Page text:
NEW YORK (AP) — A civil trial exposing the ugly underbelly of New York's art world ended with a settlement just as the once highly respected president of a gallery was to testify Wednesday about selling forged fakes of modern masters for millions of dollars.
The settlement — terms of which were not disclosed — was reached late Tuesday in time for jurors to be notified there was no need to return to Manhattan federal court.
Witnesses over two weeks said the final years of a gallery more than 150 years old invited a scandal that shook the dignity of one of its wealthy clientele's favorite playgrounds.
Knoedler & Company gallery closed in 2011 and ever since has defended itself against claims resulting from $69.8 million in sales from a collection of bogus paintings that capitalized on the names of famous artists including Jackson Pollock and Mark Rothko. The sales earned the gallery $43.2 million in profit and provided Ann Freedman, the gallery's president, with $10.4 million in profit sharing, testimony showed.
The trial focused on the claims of Domenico De Sole, chairman of the board at Sotheby's auction house and a former Gucci CEO, who said the gallery had refused to return $8.3 million he spent on a fake painting. His lawsuit sought $25 million.
His wife Eleanore had testified that learning that the Rothko titled "Untitled, 1956" wasn't real sent her into a "shaking frenzy."
Their attorney, Gregory Clarick, said Wednesday the couple was "extremely pleased and not surprised" that the case settled.
"For 15 years, Freedman and Knoedler ignored the most eminent experts, buried unhelpful research, made up stories about where works came from, earned profit margins that virtually announced the fraud, hid the truth, and lied to collectors, like the De Soles, to sell fakes and make millions. The outcome — including that the true facts are finally on the table — is exactly as we hoped and expected," he said.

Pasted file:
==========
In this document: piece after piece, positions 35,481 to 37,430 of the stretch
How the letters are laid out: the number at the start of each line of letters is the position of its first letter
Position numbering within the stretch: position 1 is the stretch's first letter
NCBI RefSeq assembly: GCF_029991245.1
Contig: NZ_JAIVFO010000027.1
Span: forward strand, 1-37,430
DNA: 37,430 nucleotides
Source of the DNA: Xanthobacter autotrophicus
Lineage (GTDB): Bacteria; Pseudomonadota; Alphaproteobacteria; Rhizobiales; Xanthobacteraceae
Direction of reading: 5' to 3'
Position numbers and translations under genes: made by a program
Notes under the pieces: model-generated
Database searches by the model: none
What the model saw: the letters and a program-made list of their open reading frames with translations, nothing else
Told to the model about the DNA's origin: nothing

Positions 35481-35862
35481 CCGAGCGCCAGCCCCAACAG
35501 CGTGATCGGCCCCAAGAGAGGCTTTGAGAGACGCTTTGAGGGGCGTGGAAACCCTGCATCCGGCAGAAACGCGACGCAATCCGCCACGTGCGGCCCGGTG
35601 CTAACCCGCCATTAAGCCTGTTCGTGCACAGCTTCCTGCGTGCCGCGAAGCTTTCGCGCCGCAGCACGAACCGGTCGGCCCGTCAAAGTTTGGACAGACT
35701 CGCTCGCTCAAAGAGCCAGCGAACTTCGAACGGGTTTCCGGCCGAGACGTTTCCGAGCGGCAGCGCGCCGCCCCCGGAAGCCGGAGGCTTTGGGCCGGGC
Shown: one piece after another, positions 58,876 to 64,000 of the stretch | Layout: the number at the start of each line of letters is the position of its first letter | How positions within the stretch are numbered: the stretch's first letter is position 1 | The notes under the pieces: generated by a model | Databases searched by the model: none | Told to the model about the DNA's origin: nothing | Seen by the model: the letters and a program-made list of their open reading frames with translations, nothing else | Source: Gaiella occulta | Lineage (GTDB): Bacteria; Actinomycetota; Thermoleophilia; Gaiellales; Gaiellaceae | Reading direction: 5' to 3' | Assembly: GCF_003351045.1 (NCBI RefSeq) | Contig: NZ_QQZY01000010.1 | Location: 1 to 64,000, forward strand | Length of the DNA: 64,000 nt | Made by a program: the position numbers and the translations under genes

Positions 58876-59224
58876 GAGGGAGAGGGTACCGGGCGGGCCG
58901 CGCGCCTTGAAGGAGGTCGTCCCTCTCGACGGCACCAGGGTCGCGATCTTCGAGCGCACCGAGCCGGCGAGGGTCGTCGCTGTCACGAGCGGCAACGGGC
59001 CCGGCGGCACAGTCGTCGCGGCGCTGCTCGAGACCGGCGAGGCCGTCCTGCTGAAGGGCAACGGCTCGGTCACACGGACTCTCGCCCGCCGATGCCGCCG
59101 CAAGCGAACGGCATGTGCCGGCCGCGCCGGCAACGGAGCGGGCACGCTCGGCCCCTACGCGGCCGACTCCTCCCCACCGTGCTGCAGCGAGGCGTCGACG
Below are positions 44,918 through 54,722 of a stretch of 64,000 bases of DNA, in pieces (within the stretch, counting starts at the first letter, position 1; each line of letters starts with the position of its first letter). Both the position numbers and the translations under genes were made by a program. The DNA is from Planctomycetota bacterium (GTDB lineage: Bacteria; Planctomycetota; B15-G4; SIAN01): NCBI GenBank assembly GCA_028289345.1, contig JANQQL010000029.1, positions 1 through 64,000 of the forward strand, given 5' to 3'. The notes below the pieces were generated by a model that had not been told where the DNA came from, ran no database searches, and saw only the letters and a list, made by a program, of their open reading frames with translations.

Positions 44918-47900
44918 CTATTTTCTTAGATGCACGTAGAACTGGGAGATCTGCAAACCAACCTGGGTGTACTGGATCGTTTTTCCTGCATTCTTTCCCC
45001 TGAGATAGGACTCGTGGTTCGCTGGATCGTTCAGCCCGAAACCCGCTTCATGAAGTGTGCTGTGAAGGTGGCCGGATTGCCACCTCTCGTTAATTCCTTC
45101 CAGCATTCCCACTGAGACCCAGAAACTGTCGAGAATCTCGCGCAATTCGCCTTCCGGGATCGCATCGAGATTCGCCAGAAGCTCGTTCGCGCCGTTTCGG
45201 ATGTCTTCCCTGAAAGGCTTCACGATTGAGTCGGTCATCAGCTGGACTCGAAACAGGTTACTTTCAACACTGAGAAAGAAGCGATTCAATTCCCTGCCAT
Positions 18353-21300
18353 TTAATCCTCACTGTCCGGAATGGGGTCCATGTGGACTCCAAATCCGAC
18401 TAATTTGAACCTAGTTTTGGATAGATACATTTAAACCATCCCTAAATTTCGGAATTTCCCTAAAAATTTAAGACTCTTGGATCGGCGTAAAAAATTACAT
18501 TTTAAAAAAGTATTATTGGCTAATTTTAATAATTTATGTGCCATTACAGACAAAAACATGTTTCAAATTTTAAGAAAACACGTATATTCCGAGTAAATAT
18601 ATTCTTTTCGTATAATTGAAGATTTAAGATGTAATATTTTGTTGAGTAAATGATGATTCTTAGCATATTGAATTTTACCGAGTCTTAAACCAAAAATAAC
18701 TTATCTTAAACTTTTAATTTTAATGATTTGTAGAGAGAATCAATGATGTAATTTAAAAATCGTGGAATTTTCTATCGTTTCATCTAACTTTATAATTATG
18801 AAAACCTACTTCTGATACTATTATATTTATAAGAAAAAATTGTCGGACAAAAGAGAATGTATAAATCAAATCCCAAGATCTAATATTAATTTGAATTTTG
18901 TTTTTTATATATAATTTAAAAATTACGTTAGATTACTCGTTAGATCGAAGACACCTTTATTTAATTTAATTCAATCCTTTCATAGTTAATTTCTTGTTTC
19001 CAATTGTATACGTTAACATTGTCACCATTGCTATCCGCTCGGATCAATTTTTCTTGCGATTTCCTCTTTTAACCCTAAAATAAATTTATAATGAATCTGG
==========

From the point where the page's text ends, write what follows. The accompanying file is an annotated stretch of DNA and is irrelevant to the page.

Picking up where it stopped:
Freedman's lawyer Luke Nikas said Freedman has been working for years to revolve these cases and "is pleased to have reached this compromise with the De Soles."
The fake paintings, created by a Chinese immigrant, were sold between 1994 and 2011.
One former gallery employee testified that Knoedler workers referred to the person supplying Long Island dealer Glafira Rosales with the lucrative paintings as "Mr. X" or "secret Santa."
Rosales, who pleaded guilty to criminal charges and admitted selling or consigning 40 fakes to the gallery, found the forger painting portraits on a Manhattan street.
Accountant Roger Siefert, hired by the plaintiffs, testified that the gallery would have lost $3.2 million since 1994 without the fakes.
Art historian Jack Flam, who was close friends with painter Robert Motherwell and is president of the foundation the late artist formed to oversee art in his possession, testified he congratulated Freedman when she showed him a supposedly newly discovered Motherwell painting in 2006.
He said he knew her well and the gallery had a sterling reputation.
A year later, she was told at a meeting at his foundation that they were probably fakes.
"She resisted it," he recalled.
Associated Press Writer Tom Hays contributed to this report.